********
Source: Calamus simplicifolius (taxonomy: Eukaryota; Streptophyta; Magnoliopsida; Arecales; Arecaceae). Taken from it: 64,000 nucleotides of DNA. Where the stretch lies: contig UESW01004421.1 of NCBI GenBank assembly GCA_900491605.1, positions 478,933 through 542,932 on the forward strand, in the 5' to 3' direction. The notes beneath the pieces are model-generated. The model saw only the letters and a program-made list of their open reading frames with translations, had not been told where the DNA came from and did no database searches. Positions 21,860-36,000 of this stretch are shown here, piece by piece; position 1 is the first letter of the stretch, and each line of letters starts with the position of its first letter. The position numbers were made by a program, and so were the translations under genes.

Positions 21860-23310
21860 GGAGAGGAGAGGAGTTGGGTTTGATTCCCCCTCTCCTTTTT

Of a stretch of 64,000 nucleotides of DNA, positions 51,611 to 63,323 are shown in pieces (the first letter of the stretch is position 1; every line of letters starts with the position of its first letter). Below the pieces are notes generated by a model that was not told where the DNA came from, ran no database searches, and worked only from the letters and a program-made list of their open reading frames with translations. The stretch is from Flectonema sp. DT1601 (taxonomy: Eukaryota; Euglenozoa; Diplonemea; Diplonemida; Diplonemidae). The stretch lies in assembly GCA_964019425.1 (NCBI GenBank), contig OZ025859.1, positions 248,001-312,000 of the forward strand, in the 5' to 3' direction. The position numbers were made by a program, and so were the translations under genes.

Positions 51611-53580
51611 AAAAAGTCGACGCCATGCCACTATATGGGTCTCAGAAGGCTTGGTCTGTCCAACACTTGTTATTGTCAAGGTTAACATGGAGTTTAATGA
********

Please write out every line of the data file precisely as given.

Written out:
Source: Calamus simplicifolius (taxonomy: Eukaryota; Streptophyta; Magnoliopsida; Arecales; Arecaceae). Taken from it: 64,000 nucleotides of DNA. Where the stretch lies: contig UESW01004421.1 of NCBI GenBank assembly GCA_900491605.1, positions 478,933 through 542,932 on the forward strand, in the 5' to 3' direction. The notes beneath the pieces are model-generated. The model saw only the letters and a program-made list of their open reading frames with translations, had not been told where the DNA came from and did no database searches. Positions 21,860-36,000 of this stretch are shown here, piece by piece; position 1 is the first letter of the stretch, and each line of letters starts with the position of its first letter. The position numbers were made by a program, and so were the translations under genes.

Positions 21860-23310
21860 GGAGAGGAGAGGAGTTGGGTTTGATTCCCCCTCTCCTTTTT

Of a stretch of 64,000 nucleotides of DNA, positions 51,611 to 63,323 are shown in pieces (the first letter of the stretch is position 1; every line of letters starts with the position of its first letter). Below the pieces are notes generated by a model that was not told where the DNA came from, ran no database searches, and worked only from the letters and a program-made list of their open reading frames with translations. The stretch is from Flectonema sp. DT1601 (taxonomy: Eukaryota; Euglenozoa; Diplonemea; Diplonemida; Diplonemidae). The stretch lies in assembly GCA_964019425.1 (NCBI GenBank), contig OZ025859.1, positions 248,001-312,000 of the forward strand, in the 5' to 3' direction. The position numbers were made by a program, and so were the translations under genes.

Positions 51611-53580
51611 AAAAAGTCGACGCCATGCCACTATATGGGTCTCAGAAGGCTTGGTCTGTCCAACACTTGTTATTGTCAAGGTTAACATGGAGTTTAATGA